Metropolis

Year: 1926

Production: UFA

Director: Fritz Lang

Starring: Brigitte Helm, Alfred Abel, Gustav Frohlich, Rudolf Klein-Rogge, Heinrich George, Fritz Rasp

Screenwriter: Fritz Lang, Thea von Harbou

Novelization (1926) by Thea von Harbou

1984 reconstruction and adaptation by Giorgio Moroder is 83 minutes, B/W


Set in a vast city of the future whose society is divided into downtrodden workers and a ruling elite, Metropolis focuses on Freder (Frohlich), who falls in love with Maria (Helm), saintly protector of the workers' children and informal spiritual leader to the masses. But Freder's jealous father Fredersen (Abel), the industrialist master of the city, has a robot duplicate of Maria built for him by malign scientist Rotwang (Klein-Rogge), which he uses to incite the workers to self-destructive revolt (for reasons which are never entirely made clear). The damage to the city's machinery caused by the rioting floods the lower levels, threatening the lives of the children, but they are saved by the real Maria. The film ends with the city's ruler being presuaded to shake hands with the worker's spokesman and promising that things will be better from now on.

Though often described as the first sf epic of the cinema, this famous German film - of which no complete version now exists - has just as much in common with the cinema of the Gothic. Though set in a future visually emphasized by towering buildings and vast, brooding machines, the city of Metropolis has an underworld dark and medieval in atmosphere. One might almost say that the film's metaphor is to keep the very spectacular sf for the elite above, while the Gothic grub gnaws at the city's roots. The bridging figure is Rotwang, both scientist and sorcerer, one hand clean, the other deformed and gloved, accomplishing gleaming miracles of science while living in a bizarre house with a pentagram inscribed over the door. The story of Metropolis is trite and its politics ludicrously simplistic; but these flaws cannot detract from the sheer visual power of the film - a combination of the high Expressionistic sets (the work of art directors Otto Hunte, Erich Kettelhut and Karl Vollbrecht) and Lang's direction, particularly in the sequences involving the vast crowds which he uses as a kind of living clay with which to create giant fluid sculptures. Individual images, as when the apparently living Maria is burned to reveal the gleaming robot beneath, have been so well remembered as now to seem archetypes, alive still in the consciousness of filmgoers everywhere.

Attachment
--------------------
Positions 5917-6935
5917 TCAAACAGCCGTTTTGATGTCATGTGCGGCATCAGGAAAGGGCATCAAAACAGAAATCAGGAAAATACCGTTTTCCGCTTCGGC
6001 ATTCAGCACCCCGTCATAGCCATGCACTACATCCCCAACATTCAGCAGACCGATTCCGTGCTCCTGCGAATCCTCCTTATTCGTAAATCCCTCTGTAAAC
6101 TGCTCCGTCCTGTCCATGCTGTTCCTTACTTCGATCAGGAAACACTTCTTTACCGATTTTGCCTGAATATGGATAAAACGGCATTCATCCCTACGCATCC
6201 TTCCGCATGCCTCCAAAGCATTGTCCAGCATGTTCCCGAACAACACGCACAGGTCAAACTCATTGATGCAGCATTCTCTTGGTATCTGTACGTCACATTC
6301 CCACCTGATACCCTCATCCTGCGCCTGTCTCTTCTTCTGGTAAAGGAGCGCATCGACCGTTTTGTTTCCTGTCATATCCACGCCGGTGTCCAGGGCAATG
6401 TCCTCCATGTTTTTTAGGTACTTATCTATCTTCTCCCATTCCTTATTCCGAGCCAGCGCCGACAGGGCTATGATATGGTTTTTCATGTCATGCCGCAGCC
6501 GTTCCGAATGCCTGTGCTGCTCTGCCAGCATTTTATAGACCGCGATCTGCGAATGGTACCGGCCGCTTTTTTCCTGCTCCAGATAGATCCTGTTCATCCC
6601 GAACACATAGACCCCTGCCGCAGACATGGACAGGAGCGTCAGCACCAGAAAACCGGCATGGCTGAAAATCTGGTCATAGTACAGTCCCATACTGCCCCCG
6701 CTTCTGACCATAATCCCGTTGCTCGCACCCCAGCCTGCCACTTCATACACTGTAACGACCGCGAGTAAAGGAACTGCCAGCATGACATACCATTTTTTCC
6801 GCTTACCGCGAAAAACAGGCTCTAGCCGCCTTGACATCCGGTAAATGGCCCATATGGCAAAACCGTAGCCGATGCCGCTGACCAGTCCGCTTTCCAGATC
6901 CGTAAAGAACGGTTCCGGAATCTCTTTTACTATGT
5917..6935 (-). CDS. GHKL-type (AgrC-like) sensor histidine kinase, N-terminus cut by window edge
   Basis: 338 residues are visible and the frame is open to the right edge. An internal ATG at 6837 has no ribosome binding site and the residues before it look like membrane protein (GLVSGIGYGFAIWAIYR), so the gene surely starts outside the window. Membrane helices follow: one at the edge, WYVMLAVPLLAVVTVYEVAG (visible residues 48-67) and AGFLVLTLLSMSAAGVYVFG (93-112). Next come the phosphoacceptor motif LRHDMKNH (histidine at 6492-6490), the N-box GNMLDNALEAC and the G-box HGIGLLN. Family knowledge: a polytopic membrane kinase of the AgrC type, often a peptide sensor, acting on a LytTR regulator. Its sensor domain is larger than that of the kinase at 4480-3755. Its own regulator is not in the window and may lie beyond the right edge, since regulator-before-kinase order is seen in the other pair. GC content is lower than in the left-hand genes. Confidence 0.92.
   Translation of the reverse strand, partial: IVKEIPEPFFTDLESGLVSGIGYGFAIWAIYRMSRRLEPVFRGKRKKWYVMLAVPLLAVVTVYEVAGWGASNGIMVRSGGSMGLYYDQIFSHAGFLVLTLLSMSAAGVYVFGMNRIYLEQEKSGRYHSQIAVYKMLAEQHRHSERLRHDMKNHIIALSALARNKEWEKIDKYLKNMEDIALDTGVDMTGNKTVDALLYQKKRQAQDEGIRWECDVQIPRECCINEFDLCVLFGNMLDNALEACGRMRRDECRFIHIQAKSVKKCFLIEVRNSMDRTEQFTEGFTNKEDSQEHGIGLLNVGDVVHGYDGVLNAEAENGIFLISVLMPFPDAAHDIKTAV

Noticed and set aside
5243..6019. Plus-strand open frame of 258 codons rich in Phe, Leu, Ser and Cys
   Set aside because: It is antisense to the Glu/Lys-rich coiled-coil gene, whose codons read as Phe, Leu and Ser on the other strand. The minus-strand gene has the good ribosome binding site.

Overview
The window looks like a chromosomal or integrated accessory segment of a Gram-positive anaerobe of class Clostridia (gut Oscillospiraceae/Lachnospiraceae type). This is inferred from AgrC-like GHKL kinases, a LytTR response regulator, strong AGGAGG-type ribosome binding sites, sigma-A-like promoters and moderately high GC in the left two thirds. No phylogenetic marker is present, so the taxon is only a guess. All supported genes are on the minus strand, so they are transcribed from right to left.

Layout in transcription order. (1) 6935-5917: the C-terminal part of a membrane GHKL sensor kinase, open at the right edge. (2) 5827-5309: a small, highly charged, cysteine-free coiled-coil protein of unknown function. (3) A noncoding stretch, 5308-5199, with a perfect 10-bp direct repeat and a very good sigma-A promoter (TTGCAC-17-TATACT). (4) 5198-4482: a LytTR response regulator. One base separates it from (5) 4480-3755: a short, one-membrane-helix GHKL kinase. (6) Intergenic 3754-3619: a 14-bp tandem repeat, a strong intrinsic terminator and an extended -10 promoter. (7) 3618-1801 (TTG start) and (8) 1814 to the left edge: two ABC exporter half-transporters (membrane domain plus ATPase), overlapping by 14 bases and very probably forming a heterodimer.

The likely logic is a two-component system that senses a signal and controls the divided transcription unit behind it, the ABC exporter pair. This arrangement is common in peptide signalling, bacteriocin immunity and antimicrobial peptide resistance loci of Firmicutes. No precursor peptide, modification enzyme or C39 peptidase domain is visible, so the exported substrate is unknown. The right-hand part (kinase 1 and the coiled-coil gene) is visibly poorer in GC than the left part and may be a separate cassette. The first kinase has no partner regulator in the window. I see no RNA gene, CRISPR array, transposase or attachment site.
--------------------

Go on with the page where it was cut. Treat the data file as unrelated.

Metropolis, which was extremely expensive and not a financial success, almost bankrupted the studio that made it (UFA). The film was cut almost as soon as it was released, and - still in the 1920s - shortened yet more radically in the UK and the USA. Even recently restored archival versions are half an hour shorter than the original.

The 1984 US adaptation by Italian composer and producer Giorgio Moroder can be seen as a successful homage, the new tinted print cleverly recut to match the fierce rock music to which Moroder sets it. But the editing, for all its meticulousness, makes of Metropolis something rather different from Lang's (presumptive) version; now the love story is central, and the hesitant Freder appears much more devisive, while much of the obliqueness and some of the ambiguity is gone. Yet Metropolis is still a very strong film indeed, vividly renewed for a new generation.

The Encyclopedia of Science Fiction

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Classic Science Fiction Reviews at scifi.com


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